A resilient Davos

It is a hard truth that it is State action which is most likely to cause catastrophic damage to critical national infrastructure and thus to wider business.

A noticeable difference at this year’s Davos, apart from the absence of the shutdown American Government contingent and of European leaders kept home by populism, is an emphasis on practical business resilience in the face of the many current uncertainties and its implication for how to be a responsible business.

The myriad Davos sessions and billboards on artificial intelligence, robotics, blockchain (I wish I had a Swiss Frank for each of those) and automation only make sense if the networked technologies underneath them function reliably.

One much cited example of work on this resilience agenda is the World Economic Forum’s own center for cyber security, announced in years past but increasingly made real through the development of a skilled team. A driver for this effort is WEF’s own account of the top ten global risks for business on the basis of a poll of business leaders where the fourth global risk is seen as cyber-crime/fraud and the fifth is cyber attacks. In summary it is to foster global governance, stimulate work against cyber crime, facilitate global cyber crisis management, anticipate threats and risks, and develop the required global workforce.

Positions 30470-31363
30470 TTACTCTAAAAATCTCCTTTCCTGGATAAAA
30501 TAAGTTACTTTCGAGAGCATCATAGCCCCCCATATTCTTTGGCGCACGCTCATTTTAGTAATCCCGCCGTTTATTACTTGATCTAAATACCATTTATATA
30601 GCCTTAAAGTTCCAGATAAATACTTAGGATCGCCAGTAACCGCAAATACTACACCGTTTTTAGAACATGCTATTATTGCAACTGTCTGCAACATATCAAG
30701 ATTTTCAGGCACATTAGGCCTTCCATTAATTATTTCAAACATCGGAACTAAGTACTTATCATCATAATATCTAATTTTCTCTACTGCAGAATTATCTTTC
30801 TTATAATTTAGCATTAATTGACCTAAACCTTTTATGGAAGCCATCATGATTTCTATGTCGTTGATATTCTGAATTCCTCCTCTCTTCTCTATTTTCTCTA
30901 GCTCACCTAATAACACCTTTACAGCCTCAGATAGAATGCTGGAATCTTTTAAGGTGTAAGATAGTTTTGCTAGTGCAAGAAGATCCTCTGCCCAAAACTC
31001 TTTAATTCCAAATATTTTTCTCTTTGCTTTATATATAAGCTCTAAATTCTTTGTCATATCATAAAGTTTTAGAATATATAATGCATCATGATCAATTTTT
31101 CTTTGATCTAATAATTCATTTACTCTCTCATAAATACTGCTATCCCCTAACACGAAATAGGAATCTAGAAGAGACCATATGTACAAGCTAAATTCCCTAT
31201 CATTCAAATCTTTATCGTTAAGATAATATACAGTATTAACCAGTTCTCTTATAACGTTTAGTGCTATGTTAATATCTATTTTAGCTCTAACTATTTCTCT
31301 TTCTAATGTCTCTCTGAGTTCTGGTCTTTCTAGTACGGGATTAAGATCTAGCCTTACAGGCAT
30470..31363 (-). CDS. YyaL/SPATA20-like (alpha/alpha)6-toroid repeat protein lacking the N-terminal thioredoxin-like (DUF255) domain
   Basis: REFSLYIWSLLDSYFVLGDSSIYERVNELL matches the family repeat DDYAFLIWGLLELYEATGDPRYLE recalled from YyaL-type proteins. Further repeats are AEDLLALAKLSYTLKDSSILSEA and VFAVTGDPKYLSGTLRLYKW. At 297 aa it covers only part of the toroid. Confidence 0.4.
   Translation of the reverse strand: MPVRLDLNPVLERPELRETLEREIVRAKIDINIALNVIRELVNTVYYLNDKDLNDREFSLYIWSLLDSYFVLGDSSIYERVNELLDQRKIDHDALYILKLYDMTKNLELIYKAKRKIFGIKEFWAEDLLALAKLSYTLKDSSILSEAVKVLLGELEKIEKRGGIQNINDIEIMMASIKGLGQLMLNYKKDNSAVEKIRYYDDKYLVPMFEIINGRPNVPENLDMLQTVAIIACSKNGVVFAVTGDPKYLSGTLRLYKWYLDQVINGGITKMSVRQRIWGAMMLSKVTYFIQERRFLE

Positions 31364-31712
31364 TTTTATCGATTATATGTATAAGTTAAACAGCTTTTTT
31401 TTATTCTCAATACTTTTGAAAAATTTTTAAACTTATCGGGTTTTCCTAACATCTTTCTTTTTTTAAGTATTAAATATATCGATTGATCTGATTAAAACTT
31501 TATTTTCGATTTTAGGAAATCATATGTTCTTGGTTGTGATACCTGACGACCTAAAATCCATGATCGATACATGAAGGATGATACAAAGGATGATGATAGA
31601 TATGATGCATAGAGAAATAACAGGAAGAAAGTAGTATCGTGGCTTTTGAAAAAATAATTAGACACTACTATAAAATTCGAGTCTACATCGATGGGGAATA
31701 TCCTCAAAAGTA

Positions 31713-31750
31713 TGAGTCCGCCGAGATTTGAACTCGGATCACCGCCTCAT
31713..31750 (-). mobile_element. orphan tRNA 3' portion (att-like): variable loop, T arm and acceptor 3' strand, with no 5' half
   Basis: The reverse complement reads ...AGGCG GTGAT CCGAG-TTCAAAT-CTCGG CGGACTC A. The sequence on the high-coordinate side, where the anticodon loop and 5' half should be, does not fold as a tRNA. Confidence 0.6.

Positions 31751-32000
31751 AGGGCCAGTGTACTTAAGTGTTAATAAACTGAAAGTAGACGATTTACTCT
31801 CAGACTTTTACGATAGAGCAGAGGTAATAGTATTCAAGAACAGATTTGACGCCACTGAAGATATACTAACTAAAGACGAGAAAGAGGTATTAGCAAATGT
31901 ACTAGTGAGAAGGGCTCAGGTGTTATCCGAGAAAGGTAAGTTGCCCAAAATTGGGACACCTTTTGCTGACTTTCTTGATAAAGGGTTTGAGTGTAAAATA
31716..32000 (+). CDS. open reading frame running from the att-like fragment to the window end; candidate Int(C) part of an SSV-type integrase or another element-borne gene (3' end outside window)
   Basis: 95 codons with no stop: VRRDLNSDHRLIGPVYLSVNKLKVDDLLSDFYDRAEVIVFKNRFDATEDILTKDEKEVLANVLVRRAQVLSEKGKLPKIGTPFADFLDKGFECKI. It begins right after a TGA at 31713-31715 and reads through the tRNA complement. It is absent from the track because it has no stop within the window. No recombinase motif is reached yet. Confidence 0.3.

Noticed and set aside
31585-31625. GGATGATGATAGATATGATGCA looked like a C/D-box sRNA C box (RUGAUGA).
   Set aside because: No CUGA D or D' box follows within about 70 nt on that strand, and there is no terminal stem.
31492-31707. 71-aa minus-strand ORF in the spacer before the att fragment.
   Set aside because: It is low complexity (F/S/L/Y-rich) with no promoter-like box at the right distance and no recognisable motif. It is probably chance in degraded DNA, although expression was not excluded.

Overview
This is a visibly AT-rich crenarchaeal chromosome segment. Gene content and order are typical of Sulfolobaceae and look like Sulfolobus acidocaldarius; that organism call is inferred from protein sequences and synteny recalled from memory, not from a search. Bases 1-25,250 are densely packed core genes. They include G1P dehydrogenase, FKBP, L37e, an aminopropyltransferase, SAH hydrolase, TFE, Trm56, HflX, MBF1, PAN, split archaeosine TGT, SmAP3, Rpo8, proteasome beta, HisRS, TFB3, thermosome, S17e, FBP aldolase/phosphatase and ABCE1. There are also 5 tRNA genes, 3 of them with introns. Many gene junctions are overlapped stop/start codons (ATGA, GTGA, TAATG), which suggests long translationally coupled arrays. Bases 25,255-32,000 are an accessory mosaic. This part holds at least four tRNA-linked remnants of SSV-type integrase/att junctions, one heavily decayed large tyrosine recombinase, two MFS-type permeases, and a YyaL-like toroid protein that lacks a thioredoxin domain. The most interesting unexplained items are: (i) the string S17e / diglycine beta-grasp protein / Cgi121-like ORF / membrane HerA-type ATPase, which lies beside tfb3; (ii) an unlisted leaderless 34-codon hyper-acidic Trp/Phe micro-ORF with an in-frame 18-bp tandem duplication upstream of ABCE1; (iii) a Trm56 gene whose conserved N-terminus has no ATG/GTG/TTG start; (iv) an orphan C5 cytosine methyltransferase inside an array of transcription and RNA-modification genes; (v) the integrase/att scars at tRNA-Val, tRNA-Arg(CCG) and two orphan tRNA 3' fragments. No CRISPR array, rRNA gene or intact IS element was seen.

This is commendable but risks only addressing part of the problem. The World Economic Forum as an organization and its attendees as a community will find it easy to agree on the commodity criminal threat which afflicts all businesses.  Agreeing how to counter the action of States is more problematic for WEF as it strives to avoid taking sides (not least because those sides are present). It is a hard truth that it is State action which is most likely to cause catastrophic damage to critical national infrastructure and thus to wider business. A Davos discussion of data sharing in order to reduce harm from cyber events was high on aspiration but low on the practicalities of how this sharing might be made real given the lack of trust. If there was discussion of how business might call States out in order to change their behaviours it was muted.  

The resilience theme spread significantly beyond the purely operational to the reputational. There were a number of fringe events on how to be a responsible business in the digital age with a focus on the future of work, the carbon footprint of online services and protecting the vulnerable from being exploited online. For me the strongest of these made the connection to cyber security where, if a service which is material to the well-being of the client or wider society is to be delivered online, it must be secure in an enduring way: secure by default.